That fun mountain
Learning an instrument is like trying to answer this question: do you want to climb a mountain? Even if you hire a guide, in this case a piano or a drum teacher (I know an excellent one, by the way), you still have to climb. And climbing is not easy. There are difficult terrains to deal with, some detours to take, some long plateaus to go through, some thick forests, some dry deserts, some predators, some long boring time repeating the same motion (one foot in front of the other, or for drummers R L R L and for piano players scales and arpeggios). The process seems never ending. When doing a task, the word never ending always conjures up the feeling of boredom. Digging up a hole to fill up another hole, that sort of thing.
Ah! Now we’re talking. We are in the thick of it: if someone wants to learn an instrument, they surely will suffer for it. That’s the common thinking.
But I do not agree. I think that learning something can be exciting, interesting, captivating, that it can bring joy and fire to someone’s life. Will you have to climb the mountain? Yes! Do you have to cringe your teeth all the way to the top? No!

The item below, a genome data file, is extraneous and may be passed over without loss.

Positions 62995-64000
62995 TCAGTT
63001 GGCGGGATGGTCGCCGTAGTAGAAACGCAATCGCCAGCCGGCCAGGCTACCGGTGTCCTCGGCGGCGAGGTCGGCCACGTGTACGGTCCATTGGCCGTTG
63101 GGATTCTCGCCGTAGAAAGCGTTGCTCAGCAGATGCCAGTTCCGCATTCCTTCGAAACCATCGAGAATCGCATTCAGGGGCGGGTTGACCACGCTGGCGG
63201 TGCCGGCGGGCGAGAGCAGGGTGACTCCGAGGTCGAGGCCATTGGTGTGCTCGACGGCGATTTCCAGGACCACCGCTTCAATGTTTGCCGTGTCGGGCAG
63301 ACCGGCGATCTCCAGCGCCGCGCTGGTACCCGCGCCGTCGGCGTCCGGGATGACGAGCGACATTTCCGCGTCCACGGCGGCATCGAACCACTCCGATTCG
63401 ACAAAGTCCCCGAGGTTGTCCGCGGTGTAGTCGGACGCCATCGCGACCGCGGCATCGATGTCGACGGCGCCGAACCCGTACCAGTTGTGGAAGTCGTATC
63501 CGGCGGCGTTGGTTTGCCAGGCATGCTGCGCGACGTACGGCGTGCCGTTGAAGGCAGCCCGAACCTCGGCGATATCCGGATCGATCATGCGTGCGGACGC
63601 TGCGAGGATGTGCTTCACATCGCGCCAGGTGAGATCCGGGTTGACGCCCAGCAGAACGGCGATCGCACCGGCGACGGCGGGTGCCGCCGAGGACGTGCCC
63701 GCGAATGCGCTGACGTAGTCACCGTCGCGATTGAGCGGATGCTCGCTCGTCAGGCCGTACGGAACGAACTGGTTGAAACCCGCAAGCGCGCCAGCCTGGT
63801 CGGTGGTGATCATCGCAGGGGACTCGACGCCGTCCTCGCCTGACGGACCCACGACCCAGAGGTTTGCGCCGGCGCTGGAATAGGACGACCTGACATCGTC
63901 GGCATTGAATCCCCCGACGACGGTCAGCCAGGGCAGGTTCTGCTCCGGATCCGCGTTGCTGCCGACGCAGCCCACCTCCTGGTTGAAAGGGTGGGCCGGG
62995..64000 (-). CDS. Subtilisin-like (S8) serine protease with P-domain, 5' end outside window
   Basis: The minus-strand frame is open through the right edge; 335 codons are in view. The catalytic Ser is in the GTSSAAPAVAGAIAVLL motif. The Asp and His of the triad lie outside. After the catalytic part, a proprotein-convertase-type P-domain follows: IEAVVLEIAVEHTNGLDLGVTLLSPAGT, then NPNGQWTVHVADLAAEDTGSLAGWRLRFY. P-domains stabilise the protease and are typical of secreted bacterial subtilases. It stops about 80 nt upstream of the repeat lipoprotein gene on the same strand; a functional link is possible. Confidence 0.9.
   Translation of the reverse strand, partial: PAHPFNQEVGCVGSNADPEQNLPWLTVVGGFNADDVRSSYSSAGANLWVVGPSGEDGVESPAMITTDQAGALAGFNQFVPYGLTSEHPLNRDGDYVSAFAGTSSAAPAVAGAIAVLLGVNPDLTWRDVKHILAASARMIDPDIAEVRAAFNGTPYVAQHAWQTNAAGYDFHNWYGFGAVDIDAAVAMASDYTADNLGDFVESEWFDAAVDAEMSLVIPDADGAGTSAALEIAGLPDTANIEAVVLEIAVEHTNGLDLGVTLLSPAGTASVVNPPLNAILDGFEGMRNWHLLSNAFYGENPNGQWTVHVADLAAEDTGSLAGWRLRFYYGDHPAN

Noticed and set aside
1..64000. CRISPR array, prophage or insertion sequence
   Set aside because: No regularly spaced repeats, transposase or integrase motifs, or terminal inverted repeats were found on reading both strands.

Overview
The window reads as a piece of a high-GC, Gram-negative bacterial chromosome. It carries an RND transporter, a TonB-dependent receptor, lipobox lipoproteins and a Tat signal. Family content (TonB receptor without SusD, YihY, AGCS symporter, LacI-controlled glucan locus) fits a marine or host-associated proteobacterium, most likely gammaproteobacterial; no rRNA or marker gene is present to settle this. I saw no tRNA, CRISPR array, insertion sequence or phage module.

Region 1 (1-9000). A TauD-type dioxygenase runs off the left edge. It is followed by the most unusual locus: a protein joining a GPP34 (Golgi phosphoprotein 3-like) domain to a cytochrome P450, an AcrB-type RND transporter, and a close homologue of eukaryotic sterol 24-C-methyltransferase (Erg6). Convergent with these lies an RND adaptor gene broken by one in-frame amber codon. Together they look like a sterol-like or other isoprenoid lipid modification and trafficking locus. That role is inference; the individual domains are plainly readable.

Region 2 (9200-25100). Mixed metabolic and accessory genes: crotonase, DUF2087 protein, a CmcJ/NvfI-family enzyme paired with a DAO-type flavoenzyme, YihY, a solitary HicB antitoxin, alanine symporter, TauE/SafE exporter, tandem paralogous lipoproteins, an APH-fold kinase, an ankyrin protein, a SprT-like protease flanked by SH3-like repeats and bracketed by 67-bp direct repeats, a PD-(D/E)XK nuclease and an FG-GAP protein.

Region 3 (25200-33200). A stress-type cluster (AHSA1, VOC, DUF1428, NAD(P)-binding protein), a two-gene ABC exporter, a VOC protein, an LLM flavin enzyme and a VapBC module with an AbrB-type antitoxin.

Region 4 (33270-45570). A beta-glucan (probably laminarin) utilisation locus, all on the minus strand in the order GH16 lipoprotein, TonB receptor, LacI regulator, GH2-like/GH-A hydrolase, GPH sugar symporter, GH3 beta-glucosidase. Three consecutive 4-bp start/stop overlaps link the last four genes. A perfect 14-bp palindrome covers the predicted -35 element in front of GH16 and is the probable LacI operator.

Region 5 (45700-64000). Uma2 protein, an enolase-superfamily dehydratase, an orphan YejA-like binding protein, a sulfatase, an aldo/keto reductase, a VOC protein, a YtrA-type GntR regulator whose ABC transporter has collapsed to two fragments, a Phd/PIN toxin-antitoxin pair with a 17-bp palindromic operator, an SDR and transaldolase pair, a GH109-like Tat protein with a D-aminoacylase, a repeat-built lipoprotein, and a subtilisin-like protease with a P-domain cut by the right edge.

In drums, my students play along with a song on their very first lesson. They get all 4 limbs going in a rock rhythm and follow a metronome without realizing it. They almost immediately have the sense that they are flying at high altitude. It’s exhilarating. I can see on their face the delight they feel when they participate in the music.
In piano, same thing, they read and play their first tune right after we meet. Is it Rachmaninoff? No! Do they care? Again, no. What they realize is that they’re putting notes together that make sense. They recognize the melody, they know the song. Isn’t it wonderful?
After that I designed my whole teaching to preserve that initial enthusiasm, to make that spark a fire.
They are climbing with a smile on their face and a light in their eyes. Curiosity is what compels them to take the next step and the one after that. They are not obliged, mind you, to do anything and they know that. But they know that if they don’t, they’d be missing the next step, the one that will uncover another beautiful landscape, another thrilling skill. Can they play this page by Erik Satie? Can they accompany their favorite band? These are great incentives to continue. The mountain has become fun and educational. Why would they stop? They continue exploring, they keep going. Mountain climbing isn’t boring anymore, it’s fun. A fun mountain to climb.